• #7-2. Reconstructive Tattoo Scar Removal


    It is imperative that the tattoo technician first accurately communicate to the patient the type of his or her scar before starting the treatment. In the case of linear hypopigmented lesions where favorable outcome is relatively easy to achieve, trying to fill the entire scar with the same color as the surrounding skin may result in creating another noticeable linear scar. In such a case, the goal should be filling parts of the linear depigmentation with ink so that the noticeable single linear lesion becomes several shorter, less noticeable lesions.


    The patient may be more satisfied with this result (Image 1, 2). Even if the outcome is not perfect, if improvement is seen, most patients are satisfied with the first treatment. Extensive explanation is a must if the patient has a hypertrophic scar or keloid. Many of these patients have been told their skin type is a contraindication to tattooing and tend to be skeptical of the benefits of reconstructive tattoo treatments.


    Image 1. Scar from areolar reduction (top) and immediately after touch-up at 1 month of reconstructive tattooing (bottom).


    Image 2. Breast augmentation scar (top) and a month after reconstructive tattoo (bottom). 


    I always carry out pre-treatment testing (Image3). As shown in Images 3 and 4, testing is carried out in the size of a thumbnail in the target site. I generally use a slightly lighter color than the surrounding skin. The test result is assessed 2 weeks later and a full treatment is determined. This allows me to ease the patient into the first treatment and also build trust for them to come back for subsequent treatments. As a predictable outcome is clearly communicated, the tattoo technician and patient can be on the same page. There is no charge to the patient for testing.  


    Image 3. Before (left) and 2 weeks after (middle) spot testing. During treatment (right).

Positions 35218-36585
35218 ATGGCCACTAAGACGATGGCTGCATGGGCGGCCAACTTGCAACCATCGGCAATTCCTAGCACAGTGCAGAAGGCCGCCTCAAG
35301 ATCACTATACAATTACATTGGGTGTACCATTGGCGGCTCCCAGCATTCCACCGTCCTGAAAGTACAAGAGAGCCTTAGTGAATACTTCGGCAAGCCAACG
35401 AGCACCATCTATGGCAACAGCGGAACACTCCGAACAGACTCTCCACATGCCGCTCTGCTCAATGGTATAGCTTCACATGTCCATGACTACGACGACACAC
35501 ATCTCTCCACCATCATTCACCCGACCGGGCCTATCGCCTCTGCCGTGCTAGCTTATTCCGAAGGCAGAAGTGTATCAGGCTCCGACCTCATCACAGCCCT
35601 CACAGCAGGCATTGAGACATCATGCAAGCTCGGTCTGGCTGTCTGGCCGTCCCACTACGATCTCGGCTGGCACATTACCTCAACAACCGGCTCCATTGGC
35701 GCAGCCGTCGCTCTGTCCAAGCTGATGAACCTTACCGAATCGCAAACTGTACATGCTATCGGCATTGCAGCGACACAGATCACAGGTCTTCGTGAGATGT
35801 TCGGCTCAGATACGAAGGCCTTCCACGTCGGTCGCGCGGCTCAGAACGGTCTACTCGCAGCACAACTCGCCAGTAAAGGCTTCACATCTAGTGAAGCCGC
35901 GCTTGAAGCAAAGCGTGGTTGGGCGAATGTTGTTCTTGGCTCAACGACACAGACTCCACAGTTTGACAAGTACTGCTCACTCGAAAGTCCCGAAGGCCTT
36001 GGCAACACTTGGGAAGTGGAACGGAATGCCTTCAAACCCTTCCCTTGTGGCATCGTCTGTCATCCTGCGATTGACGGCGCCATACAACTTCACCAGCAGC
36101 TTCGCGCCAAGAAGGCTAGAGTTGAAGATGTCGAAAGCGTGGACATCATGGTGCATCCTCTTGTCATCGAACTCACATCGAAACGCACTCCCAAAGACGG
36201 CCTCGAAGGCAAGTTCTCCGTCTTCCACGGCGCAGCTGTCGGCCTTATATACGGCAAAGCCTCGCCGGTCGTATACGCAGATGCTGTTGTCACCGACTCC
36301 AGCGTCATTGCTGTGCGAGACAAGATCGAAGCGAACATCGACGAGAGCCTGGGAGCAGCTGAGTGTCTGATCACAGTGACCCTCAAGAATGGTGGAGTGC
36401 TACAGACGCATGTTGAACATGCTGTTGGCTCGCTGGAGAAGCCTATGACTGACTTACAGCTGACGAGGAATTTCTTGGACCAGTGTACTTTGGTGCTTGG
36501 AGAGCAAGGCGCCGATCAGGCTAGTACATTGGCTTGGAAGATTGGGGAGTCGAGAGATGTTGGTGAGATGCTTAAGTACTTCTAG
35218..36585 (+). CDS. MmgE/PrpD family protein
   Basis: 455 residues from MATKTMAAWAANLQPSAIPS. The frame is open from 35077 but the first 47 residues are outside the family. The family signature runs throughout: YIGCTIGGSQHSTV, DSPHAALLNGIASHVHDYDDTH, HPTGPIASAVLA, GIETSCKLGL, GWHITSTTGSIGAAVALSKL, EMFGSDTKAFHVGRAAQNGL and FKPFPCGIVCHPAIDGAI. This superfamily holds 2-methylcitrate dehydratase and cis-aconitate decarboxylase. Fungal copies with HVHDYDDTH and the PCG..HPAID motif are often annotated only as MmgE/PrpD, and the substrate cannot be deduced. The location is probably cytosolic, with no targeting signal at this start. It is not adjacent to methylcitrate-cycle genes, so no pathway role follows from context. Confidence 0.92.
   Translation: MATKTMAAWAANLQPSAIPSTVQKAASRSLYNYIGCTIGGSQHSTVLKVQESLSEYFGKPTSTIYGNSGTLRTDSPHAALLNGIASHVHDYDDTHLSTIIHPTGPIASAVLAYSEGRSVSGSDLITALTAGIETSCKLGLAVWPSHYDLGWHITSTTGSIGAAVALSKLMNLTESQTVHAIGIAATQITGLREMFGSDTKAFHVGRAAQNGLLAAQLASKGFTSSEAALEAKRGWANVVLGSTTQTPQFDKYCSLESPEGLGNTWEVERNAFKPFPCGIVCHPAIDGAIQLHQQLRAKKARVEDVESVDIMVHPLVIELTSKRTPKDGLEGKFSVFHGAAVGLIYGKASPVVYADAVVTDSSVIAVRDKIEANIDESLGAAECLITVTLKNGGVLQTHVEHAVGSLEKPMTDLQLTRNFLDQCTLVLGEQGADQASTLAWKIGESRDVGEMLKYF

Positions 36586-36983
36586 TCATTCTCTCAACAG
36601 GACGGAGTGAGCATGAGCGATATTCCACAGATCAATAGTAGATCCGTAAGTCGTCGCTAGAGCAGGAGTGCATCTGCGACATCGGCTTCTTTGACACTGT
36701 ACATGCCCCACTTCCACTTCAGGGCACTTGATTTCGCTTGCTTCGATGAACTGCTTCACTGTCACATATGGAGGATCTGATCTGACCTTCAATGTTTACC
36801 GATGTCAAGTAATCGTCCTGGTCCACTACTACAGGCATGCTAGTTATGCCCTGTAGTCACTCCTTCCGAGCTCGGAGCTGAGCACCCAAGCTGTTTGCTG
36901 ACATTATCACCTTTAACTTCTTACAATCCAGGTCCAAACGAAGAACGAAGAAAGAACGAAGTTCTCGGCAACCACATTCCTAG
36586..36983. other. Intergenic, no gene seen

After communicating to the patient about the type of their scar, it is also important to discuss the treatment outcome. Similar to other aesthetic treatments, the outcome of a tattoo procedure differs from immediately after treatment to a month or 6 months after. I have discussed this at length in previous articles regarding how ink particles behave in the human body. You can look a year or 2 years ahead for a more long-term outcome, however, patients may not be willing to wait for that long for the final outcome. Therefore, it is better to focus on the short-term outcome.  


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    Image 1 shows tattoo treatments performed a month apart for removal of linear scars after areolar reduction. The outcome of the first treatment was explained in pre-treatment consultation and retouching was done a month after. A lot of women and men are sensitive about the appearance of their nipples. If surgical areolar reduction resulted in noticeable scars seen in Image 1, it may be a cause of distress for the patient. In this case, additional scar removal would not be a good choice. Surgery will not be effective in widening scars with hypopigmentation. It would be even more devastating for both the patient and doctor if secondary scar removal surgery failed to bring any improvement. Therefore, I believe surgery is not the right option in such cases. As mentioned earlier, inserting pigment to separate segments of the linear lesion would make the scar less visible and may be the best removal method. 


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